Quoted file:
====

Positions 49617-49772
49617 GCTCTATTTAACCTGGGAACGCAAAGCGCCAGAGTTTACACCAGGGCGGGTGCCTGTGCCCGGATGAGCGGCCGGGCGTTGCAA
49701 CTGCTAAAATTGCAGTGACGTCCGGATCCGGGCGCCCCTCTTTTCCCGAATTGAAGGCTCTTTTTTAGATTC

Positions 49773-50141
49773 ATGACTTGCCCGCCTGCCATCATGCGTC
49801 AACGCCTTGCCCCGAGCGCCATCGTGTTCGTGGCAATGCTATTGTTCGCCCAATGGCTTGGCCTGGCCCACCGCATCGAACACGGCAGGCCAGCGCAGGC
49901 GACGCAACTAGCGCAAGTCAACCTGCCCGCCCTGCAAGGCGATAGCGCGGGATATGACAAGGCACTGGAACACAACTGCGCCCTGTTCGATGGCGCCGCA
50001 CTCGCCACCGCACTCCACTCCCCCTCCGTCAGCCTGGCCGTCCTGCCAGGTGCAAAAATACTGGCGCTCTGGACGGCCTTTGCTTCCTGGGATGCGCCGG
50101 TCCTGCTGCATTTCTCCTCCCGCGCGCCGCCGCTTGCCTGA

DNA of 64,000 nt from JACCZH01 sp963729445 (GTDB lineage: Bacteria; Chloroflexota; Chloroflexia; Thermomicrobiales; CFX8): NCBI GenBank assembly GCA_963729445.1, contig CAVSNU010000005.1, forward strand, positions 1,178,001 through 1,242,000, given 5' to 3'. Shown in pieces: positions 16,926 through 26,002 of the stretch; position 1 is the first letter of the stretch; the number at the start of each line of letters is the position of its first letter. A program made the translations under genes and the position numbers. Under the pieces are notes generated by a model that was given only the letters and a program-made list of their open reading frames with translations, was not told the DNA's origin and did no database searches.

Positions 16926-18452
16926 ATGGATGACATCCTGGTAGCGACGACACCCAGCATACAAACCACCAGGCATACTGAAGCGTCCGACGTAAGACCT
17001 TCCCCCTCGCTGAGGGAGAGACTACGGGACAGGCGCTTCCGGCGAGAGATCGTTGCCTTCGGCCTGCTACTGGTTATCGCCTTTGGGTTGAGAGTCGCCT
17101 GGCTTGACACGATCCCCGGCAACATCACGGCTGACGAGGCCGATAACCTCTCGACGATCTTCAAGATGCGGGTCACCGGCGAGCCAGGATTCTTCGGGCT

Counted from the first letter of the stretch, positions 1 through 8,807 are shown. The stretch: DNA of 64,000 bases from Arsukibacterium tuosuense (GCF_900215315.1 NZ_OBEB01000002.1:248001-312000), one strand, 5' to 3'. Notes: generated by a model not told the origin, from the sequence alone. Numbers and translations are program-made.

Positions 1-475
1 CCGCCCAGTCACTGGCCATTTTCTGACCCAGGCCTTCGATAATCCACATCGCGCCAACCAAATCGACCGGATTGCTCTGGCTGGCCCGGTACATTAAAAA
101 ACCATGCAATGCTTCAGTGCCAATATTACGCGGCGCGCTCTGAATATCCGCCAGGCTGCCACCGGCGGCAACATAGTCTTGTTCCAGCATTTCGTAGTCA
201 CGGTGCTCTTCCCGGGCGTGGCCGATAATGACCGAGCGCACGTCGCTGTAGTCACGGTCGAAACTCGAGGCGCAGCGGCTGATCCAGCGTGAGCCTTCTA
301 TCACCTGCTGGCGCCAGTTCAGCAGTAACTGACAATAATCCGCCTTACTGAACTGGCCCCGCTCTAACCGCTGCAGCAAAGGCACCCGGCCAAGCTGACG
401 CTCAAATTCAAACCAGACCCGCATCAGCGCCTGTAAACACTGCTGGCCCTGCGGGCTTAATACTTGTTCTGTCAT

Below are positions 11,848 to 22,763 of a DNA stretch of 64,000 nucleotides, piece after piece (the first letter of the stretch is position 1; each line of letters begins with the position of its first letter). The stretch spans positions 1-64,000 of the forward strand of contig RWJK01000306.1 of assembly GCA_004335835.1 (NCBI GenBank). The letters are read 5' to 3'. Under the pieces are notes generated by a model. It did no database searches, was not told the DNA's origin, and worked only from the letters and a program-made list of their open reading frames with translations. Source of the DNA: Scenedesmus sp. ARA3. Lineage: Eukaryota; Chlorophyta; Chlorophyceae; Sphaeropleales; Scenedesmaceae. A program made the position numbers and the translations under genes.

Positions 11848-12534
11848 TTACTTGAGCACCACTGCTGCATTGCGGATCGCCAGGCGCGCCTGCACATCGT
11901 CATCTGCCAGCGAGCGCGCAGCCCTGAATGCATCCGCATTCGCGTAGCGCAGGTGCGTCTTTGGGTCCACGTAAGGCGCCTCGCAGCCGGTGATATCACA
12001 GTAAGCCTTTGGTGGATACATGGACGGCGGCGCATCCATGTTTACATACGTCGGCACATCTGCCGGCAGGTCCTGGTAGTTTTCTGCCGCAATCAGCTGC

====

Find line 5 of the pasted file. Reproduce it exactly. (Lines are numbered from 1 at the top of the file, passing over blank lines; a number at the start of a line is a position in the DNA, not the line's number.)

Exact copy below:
49773 ATGACTTGCCCGCCTGCCATCATGCGTC